SUZANNE:

Yes. And I just think like I was saying something the other day. I just think about it, like I am so passionate about my products and services and what I’m here to do, that if I don’t tell you about it, you’re not going to know about it, and then you are going to miss out and this is something that you really want or need.  And so for me, I’m really like that’s how I focus on it. When I say to somebody the other day as well who’s running a BIT conference, you can never market it too many times because people will only see 1 or 2 in every 5 posts about what it is that you’re selling or marketing or talking about. So you got to mix up your content, but you kind of got to be almost a little bit overt without being sleazy about it. When you talk about it in a way where you’re like, you’re really looking to take your business to the next level and do XYZ, then I just want to let you know about this, and this is the benefits of it, and this is what I do. This is what my clients are set about it. So I’m really excited to let you know. And I think you’ve got to kind of find that passion and excitement about your products and services so that you can market it in a way that really resonateswith you and your audience.

ANGELA:

And the thing again, you’ll read your audience to figure out what works best for you. And like you said, you can never market, like especially with the algorithms, right? People aren’t seeing stuff and also like, my Facebook group is growing by anywhere from 15 to 100 people every single week. It’s like, so if I talked about it last week and they didn’t scroll all the way down, they won’t have heard about it anyway. So you do have to constantly be making sure that you again are present, being consistent, and again giving that love for your brand.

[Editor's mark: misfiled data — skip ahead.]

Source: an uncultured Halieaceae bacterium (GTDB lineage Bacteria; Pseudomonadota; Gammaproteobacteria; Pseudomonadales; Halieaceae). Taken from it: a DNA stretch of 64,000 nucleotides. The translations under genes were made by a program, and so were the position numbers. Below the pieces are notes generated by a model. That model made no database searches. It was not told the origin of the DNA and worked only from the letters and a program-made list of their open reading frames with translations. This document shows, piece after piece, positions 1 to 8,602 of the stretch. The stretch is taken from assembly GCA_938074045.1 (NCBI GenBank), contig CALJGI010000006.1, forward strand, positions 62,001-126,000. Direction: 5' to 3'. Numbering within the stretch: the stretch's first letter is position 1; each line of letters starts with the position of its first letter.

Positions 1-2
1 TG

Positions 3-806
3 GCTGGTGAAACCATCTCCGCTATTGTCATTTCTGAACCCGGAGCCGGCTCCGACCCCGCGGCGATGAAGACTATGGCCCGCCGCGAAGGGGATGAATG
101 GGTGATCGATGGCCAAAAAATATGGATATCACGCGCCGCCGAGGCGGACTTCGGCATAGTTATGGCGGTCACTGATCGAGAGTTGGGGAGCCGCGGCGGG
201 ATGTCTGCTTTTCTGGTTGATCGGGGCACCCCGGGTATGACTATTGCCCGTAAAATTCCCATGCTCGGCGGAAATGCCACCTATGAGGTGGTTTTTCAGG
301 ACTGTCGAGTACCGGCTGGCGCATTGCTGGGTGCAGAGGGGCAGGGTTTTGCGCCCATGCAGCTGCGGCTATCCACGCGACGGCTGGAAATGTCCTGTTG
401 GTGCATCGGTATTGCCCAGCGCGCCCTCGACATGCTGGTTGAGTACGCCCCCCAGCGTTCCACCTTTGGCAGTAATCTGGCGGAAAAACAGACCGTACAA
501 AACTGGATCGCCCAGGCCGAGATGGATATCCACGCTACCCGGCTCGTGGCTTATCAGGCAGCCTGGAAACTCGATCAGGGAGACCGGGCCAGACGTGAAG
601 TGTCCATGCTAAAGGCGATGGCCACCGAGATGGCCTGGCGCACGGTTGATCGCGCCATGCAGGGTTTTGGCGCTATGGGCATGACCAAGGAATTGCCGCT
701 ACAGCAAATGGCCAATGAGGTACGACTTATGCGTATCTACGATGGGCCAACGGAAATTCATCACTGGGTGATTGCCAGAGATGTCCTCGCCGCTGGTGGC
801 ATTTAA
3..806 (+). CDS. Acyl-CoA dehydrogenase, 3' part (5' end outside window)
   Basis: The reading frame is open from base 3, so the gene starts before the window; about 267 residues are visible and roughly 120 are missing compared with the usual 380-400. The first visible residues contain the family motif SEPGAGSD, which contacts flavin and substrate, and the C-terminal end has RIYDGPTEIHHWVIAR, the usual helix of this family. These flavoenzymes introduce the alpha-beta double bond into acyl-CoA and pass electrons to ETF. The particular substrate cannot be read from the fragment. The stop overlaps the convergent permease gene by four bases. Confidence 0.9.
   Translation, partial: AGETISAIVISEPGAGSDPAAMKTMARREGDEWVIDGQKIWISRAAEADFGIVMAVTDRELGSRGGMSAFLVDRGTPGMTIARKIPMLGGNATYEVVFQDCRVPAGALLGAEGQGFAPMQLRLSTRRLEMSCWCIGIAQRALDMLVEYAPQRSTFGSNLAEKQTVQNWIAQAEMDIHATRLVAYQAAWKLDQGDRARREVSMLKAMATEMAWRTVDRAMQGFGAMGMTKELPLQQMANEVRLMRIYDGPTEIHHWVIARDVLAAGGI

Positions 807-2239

SUZANNE:

Yes, absolutely. I mean even in my Insta stories, like the other day I was like at the pool and I took a photo of me eating ice cream, and I was talking about a whole lot of other stuff. But then, in between some of them were images about it, dinner that’s coming up, and then there was another image about a free webinar that I’ve got. So you kind of just mix it up, and it’s just the way that you do it obviously is fun and engaging. But I think you just got to become really used to that as well.

ANGELA:

And that comes again with putting yourself out there. Like you’ve got to be able to feel comfortable to talk about the personal stuff to make it that human. And also blend in the work. The more consistent you are the more your audience will expect it.

SUZANNE:

Yes.

ANGELA:

Awesome.

SUZANNE:

Absolutely. Yes, for sure. And I was, and I just think that a lot of people don’t do that. They’re like, “I don’t want to sell,” or “I don’t want to market.” I just think that people are following you for a reason and if you don’t make the offer and you don’t tell them how they can work with you, then you’ve completely missed the opportunity and you’re actually not helping them.

ANGELA:

Yes.

SUZANNE:

Because they’re following you because they want to get better at ‘X,’ whatever it is that you talk about.

ANGELA:

Yes.

SUZANNE:

And if you make the offer and I replied, “That’s fine. That’s no big deal.” But don’t miss the opportunity.

ANGELA:

Yes, one hundred percent. Now we are onto our last step.

SUZANNE:

Our last step to building a personal brand in 2019 and beyond, is video.

ANGELA:

Okay.

SUZANNE:

I just think it’s really important, like video is the fastest growing medium. It is the medium that gets the most engagement. Like Facebook, just put up, or I think it was a digital company, put up a research in January that said that Facebook is showing that all of the content that’s getting really amazing engagement is through video. And obviously Insta stories has gone through the roof. YouTube is still the number 1 search engine where people are looking for how to cook this, or how to do that, or how to write this. Then videos are coming up as the first thing that you are seeing as well.